The resurvey will have to be top-down, and led by Historic England, but input from owners, architects and national and local amenity societies will be critical. At present, where there is little thematic and systematic geographical reworking of existing lists in play, Historic England’s role is largely reactive – coming to a view on submissions made by private individuals and the voluntary movement. Much of the casework of the Twentieth Century Society involves getting buildings on to the lists in the first place. In 2018 the Victorian Society put in 97 applications for ‘spot’ (or ‘reactive’) listing and secured 45 successes. Historic England has already enjoyed partnerships in securing greater refinement in the lists in the commissions with CAMRA on the assessment of historic pubs, and with the Theatres Trust in providing an introduction to inter-war theatres. All the national amenity societies are consultees on applications for de-listing.
One of the most recent partnerships has proved the most successful. Historic England worked with the Gardens Trust (still known by oldtimers like me as ‘formerly the Garden History Society’) to crowd-source post-war landscapes which should be considered for registration. The candidates that emerged in August 2020 not only came with scholarly bottom that comes from going to the most authoritative voices, but also with real popular traction. The resultant Historic England press release triggered 2,500 media mentions.
And there is nothing quite like resentment at a negative outcome to trigger a positive response. The Kidderminster Civic Society was kickstarted into life in 1993 by the loss of one of the town’s more memorable public buildings, the Victorian Library, first listed, and then de-listed and demolished before the authorities were allowed to change their mind again.
Continued improvement of existing entrants is a partnership now following the introduction of Enriching the Lists (ETL) in 2016. This is open to all, hence the variability, usefulness and authority of the text and illustrations that have been added, but it is also, to some limited extent, chaperoned. The more assured ETL additions tend to be those of accredited contributors like the Church Buildings Council and Transport for London.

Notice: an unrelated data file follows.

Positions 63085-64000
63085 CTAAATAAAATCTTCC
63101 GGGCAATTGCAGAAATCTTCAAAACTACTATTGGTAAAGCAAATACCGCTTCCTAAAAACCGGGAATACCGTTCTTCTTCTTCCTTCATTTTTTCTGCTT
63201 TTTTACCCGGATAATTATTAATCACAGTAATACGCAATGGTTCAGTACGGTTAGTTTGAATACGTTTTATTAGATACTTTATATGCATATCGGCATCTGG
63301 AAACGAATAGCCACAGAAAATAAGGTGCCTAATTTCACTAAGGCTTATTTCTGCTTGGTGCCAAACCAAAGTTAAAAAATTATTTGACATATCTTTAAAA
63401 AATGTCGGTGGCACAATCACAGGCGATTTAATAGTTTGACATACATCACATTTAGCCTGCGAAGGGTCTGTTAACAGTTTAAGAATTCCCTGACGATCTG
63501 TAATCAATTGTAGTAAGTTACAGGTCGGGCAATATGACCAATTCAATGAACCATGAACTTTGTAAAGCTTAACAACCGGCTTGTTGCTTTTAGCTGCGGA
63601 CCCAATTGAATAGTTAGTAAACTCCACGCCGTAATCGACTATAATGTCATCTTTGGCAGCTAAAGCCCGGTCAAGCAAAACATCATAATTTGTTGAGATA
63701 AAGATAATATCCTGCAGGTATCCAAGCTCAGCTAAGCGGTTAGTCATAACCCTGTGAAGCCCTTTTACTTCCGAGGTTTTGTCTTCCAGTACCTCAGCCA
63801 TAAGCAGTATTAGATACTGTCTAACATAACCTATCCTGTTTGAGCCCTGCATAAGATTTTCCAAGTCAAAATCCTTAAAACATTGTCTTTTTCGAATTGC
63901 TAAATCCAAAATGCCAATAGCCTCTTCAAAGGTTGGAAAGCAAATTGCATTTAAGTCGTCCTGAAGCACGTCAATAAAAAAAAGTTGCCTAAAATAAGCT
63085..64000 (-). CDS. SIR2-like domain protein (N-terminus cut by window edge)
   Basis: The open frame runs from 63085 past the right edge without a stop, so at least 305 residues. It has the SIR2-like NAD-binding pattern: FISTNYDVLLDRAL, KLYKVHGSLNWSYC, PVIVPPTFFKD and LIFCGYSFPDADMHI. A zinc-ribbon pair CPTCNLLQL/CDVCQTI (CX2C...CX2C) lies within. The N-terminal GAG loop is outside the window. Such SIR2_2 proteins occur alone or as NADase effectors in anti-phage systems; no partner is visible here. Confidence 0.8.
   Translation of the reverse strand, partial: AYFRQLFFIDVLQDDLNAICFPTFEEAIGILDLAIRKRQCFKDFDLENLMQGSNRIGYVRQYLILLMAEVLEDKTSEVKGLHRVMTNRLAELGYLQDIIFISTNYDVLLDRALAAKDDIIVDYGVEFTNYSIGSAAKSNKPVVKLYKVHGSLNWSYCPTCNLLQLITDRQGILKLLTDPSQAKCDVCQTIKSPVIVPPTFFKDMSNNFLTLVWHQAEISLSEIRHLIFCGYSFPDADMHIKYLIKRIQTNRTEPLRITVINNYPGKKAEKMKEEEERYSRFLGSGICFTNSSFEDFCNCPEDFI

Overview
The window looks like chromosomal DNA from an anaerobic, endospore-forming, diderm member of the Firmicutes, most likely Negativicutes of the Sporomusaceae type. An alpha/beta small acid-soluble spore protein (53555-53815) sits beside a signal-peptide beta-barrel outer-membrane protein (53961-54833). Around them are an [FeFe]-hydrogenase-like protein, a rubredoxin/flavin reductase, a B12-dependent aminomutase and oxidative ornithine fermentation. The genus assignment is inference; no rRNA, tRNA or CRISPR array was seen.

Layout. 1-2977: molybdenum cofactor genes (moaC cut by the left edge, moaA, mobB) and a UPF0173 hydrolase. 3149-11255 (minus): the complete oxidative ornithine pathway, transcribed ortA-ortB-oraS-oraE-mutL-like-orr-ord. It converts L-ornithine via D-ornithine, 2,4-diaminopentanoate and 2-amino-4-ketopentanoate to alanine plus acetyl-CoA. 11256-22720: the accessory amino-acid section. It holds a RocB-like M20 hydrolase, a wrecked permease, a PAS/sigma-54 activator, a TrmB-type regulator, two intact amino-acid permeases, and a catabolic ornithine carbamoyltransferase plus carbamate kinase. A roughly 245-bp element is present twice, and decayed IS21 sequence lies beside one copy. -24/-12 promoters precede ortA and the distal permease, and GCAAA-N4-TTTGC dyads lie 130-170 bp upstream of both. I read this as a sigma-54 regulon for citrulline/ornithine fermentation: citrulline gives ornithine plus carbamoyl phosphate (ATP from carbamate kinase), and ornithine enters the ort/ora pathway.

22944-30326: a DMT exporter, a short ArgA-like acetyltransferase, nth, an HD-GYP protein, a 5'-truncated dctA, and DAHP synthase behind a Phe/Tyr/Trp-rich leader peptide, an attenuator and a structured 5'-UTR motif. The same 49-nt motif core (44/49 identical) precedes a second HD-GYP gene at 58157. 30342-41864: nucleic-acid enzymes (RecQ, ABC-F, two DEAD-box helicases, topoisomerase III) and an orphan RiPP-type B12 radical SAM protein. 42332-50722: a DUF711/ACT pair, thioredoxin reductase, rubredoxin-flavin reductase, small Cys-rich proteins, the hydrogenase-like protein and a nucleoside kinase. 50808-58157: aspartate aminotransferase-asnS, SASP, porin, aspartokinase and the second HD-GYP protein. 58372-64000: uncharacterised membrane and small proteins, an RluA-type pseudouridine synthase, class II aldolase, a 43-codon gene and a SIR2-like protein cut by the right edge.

The greatest societal change since Heseltine has been the IT revolution. Some 71 per cent of UK citizens possess a smartphone. That has vastly increased the powers of government and citizen alike. It is now possible to assess the initial listability of thousands of structures, through Google Street and Google Earth, at the click of a mouse. It has transformed the collection of data, and it has made it so much easier for the active citizen to be better informed and to work with the authorities.
The partnership between the governors and the governed remains starkly asymmetric in some ways, but the capacity of the latter to gather and marshal information for the greater good is now unprecedented. The 12 million annual hits on the National Heritage Lists Online confirm both a zest for facts and the ease with which they can be accessed. Such a partnership, enabled by IT, allows the myriad informed communities, whether they be enthusiasts for a given architect, period or building type, to feed into a revision and expansion of the statutory lists in ways that Heseltine could not even have contemplated. And in the 40 years that have elapsed since the resurvey that he initiated, the ‘committed communities’ have grown even more. National Trust membership now stands at 5.6 million, and English Heritage has some 969,000 members.
Government has consciously sought a partnership with that groundswell of active citizenry through the recently launched initiative on (non-statutory) local listing, finding some £1.5 million for that cause. Many of the present local lists have already been compiled by the relevant civic society and/or ad hoc committees. The secretary of state is building on that in the present campaign to increase the coverage, especially among the 55 per cent of local authorities which have never taken up the concept.
The essential message of my report is that the same commitment needs to be shown towards statutory listing, and to do so by building on the same spirit of partnership between the government and the citizen which has underpinned the story of listing since its introduction.
This article originally appeared as ‘The joys of partnership’ in Context 169, published by the Institute of Historic Building Conservation (IHBC) in September 2021. It was written by Matthew Saunders.